If applying for a Construction Certificate from Council you must also fill out Section 9 for all the above development types excepting Subdivisions where you must fill out Section 10.
This is used when changing the use of an existing building, premises or land, eg changing the use of an existing shop from a real estate office to a convenience store or changing office space to a hairdressing salon. This checklist is also used for the first use (initial use) of a new premises.
This checklist is used if you propose to only demolish a building or structure at this stage. If you are proposing to demolish, then erect or alter a building or structure, there will be no additional requirements for the associated demolition, except for the inclusion of a description in the Statement of Environmental Effects.
This checklist is required if your DA is about erecting signage only. More information is also available from Council staff.
Tip: Some forms of signage do not require Council approval. Please contact Council for further advice.
The actual plans required for your proposal will depend on the type of development proposed and are listed in Form No. 004 - Development and Building Checklist(PDF, 328KB)
Compulsory Plan Information
On all plans submitted the following information is needed:
Include a title block showing:
- Name of person who drew the plans, eg architect or draftsman
- Plan number and date
- Amendment number and date (where appropriate)
- Applicant’s name
- Location and title description of the property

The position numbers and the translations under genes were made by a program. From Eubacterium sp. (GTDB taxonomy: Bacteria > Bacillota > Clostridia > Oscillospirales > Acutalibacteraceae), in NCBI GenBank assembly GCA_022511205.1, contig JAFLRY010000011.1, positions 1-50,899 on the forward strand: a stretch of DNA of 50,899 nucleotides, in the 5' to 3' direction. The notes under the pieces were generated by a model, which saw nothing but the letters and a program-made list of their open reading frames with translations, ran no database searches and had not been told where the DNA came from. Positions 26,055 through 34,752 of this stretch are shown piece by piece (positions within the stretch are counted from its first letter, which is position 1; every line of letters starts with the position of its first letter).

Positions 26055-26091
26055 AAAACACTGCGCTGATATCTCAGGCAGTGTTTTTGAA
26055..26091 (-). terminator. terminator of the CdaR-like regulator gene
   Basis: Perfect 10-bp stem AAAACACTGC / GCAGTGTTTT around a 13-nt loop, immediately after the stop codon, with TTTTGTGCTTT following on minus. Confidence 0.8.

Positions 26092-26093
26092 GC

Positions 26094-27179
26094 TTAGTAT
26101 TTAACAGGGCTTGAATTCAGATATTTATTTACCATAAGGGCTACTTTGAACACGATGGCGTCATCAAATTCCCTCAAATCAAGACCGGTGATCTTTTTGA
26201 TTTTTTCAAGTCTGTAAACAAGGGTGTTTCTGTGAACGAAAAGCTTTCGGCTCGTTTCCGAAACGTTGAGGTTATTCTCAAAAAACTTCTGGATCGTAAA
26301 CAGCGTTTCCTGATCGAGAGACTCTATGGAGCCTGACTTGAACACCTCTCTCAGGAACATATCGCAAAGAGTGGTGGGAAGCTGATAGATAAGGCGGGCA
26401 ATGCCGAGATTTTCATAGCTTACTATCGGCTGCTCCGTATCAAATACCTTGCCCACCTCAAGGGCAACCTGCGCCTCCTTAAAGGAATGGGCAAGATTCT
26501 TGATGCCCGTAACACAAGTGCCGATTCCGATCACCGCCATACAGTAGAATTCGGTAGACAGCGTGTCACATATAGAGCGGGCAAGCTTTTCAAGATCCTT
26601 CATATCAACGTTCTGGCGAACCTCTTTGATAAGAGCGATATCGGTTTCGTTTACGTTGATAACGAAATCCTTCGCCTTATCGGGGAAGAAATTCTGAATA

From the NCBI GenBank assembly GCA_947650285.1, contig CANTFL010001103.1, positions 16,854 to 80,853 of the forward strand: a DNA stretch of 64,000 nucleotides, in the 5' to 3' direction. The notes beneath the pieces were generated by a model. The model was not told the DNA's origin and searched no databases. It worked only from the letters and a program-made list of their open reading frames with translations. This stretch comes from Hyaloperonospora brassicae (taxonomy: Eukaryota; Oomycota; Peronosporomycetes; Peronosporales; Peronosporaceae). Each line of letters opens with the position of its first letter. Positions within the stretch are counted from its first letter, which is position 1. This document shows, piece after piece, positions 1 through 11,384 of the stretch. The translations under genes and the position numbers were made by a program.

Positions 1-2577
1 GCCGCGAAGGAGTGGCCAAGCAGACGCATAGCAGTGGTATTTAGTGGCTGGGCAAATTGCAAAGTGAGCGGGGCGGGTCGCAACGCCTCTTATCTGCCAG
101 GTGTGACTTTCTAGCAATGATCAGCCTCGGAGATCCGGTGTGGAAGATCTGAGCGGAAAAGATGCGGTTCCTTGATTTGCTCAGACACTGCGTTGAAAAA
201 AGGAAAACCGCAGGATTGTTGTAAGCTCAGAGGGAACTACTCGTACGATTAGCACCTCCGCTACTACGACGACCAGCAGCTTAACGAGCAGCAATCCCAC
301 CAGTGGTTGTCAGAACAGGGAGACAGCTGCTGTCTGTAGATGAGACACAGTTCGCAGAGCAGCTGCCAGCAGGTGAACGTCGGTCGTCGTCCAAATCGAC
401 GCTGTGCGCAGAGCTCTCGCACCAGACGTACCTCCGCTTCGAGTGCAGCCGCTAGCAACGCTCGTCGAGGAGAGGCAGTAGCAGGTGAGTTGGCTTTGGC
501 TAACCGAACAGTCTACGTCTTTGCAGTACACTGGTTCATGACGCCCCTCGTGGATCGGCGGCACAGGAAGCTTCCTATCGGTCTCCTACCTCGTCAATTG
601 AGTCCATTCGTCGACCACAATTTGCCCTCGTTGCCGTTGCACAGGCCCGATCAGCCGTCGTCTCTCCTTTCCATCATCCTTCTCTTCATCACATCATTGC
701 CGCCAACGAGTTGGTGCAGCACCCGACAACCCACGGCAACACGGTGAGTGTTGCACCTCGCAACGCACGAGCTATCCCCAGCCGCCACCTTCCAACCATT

- Show the scale on every plan
- Draw the plan at a standard scale such as 1:100, 1:200 or 1:500
- Always draw a bar scale so that dimensions can be easily determined on photocopy reductions
5.2.1 How Many Copies?
The number of copies required is detailed in the Checklist. See the appropriate section for this information.
5.2.2 Site Plans/Site Analysis Plans
This plan should illustrate and analyse existing site conditions in relation to surrounding land and buildings. In addition to the Compulsory Plan Information shown above, the plans must include the following details:
- North point
- Street name and number
- Site dimensions
- Boundary setbacks
- Vehicular access
- All structures on site
- Adjacent building and properties
- Any trees:
- on the property
- on Council land adjacent to the property (ie nature strips)
- within 5 metres of the proposed development on any adjoining property
An example of a site plan is available in Section 9 of this guide.
5.2.3 Floor Plans
These plans must clearly illustrate the proposed floor plans. In addition to the Compulsory Plan Information shown above, the plans must also include the following details:
- Layout of proposed development
- Figured dimensions of proposed work
- Internal walls/partitions and room names for use
- Calculations of all existing and proposed floor areas
- Location of stairs and levels
5.2.4 Elevation Plans
These plans must clearly document the proposed buildings or works. In addition to the Compulsory Plan Information, the plans must also include the following details:
- Ground and floor levels for new dwellings/buildings and first floor additions
- Proposed pools showing section, pool fencing, heights and location of filters and pumps
- External finishes (colours and materials)
- Heights of any proposed building
Tip: In the construction and building industry most objects are too large to fit on paper if drawn at a scale of 1:1 (full size), so when drawn they must be reduced in scale by a fixed amount. Depending on the size of the building site plans are drawn at 1:500 or 1:200, floor plans are drawn at 1:100 or 1:50, elevations are drawn at 1:100 or 1:50.
5.2.5 Survey Plan
This plan is required for works located less than 500mm from site boundary. The plan (prepared by a registered surveyor) should show the exact location of existing buildings and other features on the site, preferably at a scale of 1:100 or 1:200. The plan should include the Compulsory Plan Information plus the following details:
- North point (true solar north)
- Position of all existing structures and easements
- Position of structures on adjoining land
5.2.6 Sediment and Erosion Control Plan